Caity Weaver and Rich Juzwiak, Gawker’s chief restaurant critics, recently ate, drank, and gasped their way through every international pavilion and theme park attraction at Walt Disney World’s Epcot. This is their review.
Rich: Of all of the Here-Are-Some-Scientific-Notions-That-Exist-And-That’s-All-We’re-Saying-About-That attractions at Epcot, Journey Into Imagination with Figment is the absolute dumbest. Here you are informed that there are things called senses and, in yet another slow-moving ride through a giant building, you experience audio/visual depictions of some but not all of them. Your hosts for this trip (through what you’ve been knowing since your first moments of self-consciousness) are Eric Idle and Figment, a small purple dragon that exists only in this ride and some horrible-looking merchandise available in the attached gift shop.
Figment is as big of a flop as any Disney character (Duffy, “the Disney bear,” who exists only to appear in pictures with park visitors but clearly does not have the self-discipline or diet that a model needs, is similarly floppish). Figment never starred in his own movie or one-off holiday-themed special for the Disney Channel, though he did appear in some “educational” Disney videos in the early ‘80s. Sorry, man, that resume is not extensive enough to convince me that you know what you’re talking about. Nor is the actual talk. Figment’s just here to remind you that you smell, see, and hear (tasting and feeling are the senses the ride explicitly bypasses because no one felt like figuring out how to depict them in 3D). He also informs you that, “Imagination is just turning your thinking upside down,” and then as your cart travels on, you see several scenarios of him attached to the ceiling, doing totally normal purple dragon activities like dining at a kitchen table and shit. You just proved that imagination is actually not that easy, ya big purple dummy. I can’t eat at a kitchen table upside down!
Caity: This was one of the rare occasions when the walk to the ride itself was more entertaining than the actual ride. On our way to the cars, we traipsed down a hallway that featured the portraits and offices of some of Disney’s greatest fictional scientists: Dr. Wayne Szalinski, who famously shrunk both his kids and himself; the late Dr. Brainard, who invented the mysterious substance known as “Flubber.” I loved that part, which demonstrated a real Disney-esque attention to detail.
Unfortunately, the ride itself—which, with its 1980s dragon graphics and 1980s Eric Idle, felt even more dated than Captain EO—sucked. The premise of the ride is that Dr. Nigel Channing (Idle) is routinely sabotaged by a purple dragon (who I guess is imaginary? but also very real?) while attempting you give you a tour of his laboratory. Dr. Channing wants you to smell roses; Figment the dragon makes you smell a skunk instead. Etc.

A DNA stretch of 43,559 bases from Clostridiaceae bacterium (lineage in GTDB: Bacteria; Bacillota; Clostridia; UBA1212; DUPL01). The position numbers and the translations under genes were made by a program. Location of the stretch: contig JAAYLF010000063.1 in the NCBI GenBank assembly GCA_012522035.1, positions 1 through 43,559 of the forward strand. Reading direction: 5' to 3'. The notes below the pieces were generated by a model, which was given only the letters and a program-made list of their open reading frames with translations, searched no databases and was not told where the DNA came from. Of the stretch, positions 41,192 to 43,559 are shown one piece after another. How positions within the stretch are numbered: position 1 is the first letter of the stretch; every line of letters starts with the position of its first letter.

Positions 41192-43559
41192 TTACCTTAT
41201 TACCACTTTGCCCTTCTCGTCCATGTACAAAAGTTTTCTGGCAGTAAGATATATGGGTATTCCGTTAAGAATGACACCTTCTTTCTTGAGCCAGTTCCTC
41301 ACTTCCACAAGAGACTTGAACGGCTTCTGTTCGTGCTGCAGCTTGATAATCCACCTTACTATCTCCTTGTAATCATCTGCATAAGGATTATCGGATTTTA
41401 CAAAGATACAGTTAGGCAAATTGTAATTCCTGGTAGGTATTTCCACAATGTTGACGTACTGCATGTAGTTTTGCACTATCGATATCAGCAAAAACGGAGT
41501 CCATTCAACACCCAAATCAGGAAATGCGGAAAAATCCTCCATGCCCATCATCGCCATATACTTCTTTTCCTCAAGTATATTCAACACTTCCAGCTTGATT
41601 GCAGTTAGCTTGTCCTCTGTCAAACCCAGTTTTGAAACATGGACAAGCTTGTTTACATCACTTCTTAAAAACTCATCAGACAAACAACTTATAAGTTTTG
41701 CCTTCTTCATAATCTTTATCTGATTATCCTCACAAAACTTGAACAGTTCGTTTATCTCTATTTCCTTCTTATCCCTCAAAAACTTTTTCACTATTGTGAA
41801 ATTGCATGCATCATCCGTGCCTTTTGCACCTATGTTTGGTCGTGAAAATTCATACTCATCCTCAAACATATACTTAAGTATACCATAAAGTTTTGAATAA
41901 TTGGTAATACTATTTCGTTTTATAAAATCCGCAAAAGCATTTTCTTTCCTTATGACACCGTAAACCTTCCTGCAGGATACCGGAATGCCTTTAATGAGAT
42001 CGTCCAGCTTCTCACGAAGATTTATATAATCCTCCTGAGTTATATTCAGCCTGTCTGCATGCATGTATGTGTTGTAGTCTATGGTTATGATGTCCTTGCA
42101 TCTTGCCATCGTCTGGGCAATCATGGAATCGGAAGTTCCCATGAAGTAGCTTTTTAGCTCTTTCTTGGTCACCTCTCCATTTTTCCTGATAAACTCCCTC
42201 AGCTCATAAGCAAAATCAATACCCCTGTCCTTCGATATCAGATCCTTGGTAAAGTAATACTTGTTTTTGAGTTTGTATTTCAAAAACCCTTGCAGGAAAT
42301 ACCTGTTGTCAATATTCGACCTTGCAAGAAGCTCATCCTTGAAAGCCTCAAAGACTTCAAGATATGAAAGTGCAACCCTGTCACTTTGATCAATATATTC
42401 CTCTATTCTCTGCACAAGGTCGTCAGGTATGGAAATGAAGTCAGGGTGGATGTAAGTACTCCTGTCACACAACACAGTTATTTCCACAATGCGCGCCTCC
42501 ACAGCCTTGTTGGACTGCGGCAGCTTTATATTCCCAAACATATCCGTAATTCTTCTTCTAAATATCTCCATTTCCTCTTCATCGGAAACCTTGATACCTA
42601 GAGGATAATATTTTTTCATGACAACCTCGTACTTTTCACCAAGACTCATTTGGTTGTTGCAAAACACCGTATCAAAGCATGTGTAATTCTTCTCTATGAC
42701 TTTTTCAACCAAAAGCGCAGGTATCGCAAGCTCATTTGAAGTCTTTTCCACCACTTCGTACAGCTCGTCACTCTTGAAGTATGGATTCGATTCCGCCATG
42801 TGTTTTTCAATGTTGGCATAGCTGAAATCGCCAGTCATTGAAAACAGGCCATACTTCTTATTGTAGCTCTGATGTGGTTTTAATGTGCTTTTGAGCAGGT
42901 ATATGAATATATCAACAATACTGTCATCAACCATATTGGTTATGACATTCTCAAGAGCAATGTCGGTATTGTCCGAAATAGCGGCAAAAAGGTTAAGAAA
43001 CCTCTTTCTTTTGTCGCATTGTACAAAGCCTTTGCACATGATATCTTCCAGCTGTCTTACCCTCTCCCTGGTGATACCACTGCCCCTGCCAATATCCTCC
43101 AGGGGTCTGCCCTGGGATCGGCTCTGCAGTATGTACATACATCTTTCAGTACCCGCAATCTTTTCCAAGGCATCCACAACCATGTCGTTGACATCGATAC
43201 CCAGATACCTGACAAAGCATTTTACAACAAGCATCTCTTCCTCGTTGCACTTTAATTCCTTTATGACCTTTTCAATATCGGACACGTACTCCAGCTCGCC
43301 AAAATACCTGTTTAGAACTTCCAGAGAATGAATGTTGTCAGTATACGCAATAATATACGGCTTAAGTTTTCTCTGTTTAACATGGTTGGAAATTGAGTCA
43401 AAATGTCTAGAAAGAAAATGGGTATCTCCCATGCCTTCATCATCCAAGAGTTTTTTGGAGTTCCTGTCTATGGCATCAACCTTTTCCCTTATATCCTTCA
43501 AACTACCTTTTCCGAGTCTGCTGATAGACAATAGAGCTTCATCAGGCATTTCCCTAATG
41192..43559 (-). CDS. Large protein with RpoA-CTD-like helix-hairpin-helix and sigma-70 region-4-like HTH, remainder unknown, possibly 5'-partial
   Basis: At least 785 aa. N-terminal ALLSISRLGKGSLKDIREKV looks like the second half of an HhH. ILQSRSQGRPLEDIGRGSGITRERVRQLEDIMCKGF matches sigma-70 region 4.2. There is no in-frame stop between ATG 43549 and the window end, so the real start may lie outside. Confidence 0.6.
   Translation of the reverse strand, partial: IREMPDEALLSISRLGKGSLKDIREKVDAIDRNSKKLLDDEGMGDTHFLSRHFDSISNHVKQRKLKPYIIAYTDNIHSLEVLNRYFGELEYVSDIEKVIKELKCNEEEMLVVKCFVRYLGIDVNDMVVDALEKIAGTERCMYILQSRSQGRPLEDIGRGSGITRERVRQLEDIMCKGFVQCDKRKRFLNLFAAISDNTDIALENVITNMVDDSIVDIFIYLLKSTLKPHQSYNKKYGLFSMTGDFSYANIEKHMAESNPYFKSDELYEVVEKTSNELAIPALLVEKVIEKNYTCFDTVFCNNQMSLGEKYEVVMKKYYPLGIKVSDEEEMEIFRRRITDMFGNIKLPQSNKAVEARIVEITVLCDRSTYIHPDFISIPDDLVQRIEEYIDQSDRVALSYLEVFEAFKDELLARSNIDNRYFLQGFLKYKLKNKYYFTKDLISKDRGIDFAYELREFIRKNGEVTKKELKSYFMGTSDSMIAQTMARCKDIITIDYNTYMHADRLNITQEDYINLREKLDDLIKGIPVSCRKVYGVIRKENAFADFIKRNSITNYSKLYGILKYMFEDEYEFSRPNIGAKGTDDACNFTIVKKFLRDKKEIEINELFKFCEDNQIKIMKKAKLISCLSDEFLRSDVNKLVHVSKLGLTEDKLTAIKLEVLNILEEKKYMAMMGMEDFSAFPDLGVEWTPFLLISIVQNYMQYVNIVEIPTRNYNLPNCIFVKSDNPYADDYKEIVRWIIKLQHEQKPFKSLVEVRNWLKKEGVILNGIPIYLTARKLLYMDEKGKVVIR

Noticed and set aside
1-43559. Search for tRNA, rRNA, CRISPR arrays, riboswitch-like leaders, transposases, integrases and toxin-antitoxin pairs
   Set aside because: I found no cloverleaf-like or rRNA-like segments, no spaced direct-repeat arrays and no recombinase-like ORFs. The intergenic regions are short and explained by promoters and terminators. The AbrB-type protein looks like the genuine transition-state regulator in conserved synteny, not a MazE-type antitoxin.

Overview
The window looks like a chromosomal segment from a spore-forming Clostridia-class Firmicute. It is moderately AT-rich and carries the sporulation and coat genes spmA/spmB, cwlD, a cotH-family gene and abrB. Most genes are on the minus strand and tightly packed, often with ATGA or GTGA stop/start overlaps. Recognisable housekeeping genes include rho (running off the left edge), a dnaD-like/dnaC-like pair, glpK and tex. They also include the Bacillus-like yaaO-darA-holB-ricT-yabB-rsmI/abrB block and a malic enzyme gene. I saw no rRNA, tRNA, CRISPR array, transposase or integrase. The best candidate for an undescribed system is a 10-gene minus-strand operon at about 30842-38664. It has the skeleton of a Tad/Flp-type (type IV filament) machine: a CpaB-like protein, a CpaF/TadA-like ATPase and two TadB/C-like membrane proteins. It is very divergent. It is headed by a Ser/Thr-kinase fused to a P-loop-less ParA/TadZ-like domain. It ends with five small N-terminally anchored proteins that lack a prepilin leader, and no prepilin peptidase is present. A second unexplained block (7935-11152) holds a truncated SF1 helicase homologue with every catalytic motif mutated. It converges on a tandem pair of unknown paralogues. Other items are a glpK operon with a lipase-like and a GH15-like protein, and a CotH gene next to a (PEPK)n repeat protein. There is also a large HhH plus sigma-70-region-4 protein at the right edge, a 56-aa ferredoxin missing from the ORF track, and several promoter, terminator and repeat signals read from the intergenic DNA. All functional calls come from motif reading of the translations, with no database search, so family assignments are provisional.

I hated Figment for essentially ruining what could have been, if not a particularly informative tour, at least a pleasant one. He also sings a horrible little earworm about how imagination is the key, which I kept detecting (in various instrumental forms) piping through speakers all over the park, like it’s some sort of hit song we all know and love.
We know it, from this bad ride no one should go on. But we do not love it.
Rich: Eeee-maaaaajjjj-in-aaaay-shun. Oh my god, it’s in my head. Again. “Imagination” is taking up space where actual imagination could be. This is dark-sided. Figment is here to control our minds.
The ride lets out into a sort of interactive playground where you can do things like create your own annoying little dragon on a touch screen and “play” music by swinging your hands in between two sensor bars (what you seem to be doing is controlling the tempo and intensity, not pitch, because that would require actual knowledge of music and one doesn’t need knowledge for Epcot—just an open mind that knowledge is somewhere out there). Nowhere to be found was the iconic rainbow tunnel that you used to be able to walk through in that complex, which is one of the only memories I have of visiting Epcot in the ‘80s. Thank you for destroying my childhood, Disney.
Caity: I did love the music conducting station. I guess everyone who visits it must think “This is crazy, but...I’m actually really good at this” because they eliminate the challenge of pitch. That’s definitely what I thought. The thing is: I actually was really good at it.
Epcot has a lot of these interactive playgrounds at the ends of rides, and they are uniformly terrible. I guess Disney doesn’t want people to feel ripped off by waiting 45 minutes for a six minute ride, so they provide a boring (but air conditioned) place for them to decompress afterward. You can do stuff in the Figment Imagination Lab, but none of it is worth doing.
Ride Report Card
Rich: Don’t let a purple dragon tell you how to think, or what to do. Think for yourself. Do for yourself. Smell for yourself, feel for yourself. Journey Into Imagination gets a double F for Fuck Figment.
Caity: Per the ride’s Wikipedia page, “The Kodak company ended its sponsorship of the pavilion in August 2010, after nearly 28 years,” and I don’t blame them. F.
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Images via Rich Juzwiak and Caity Weaver.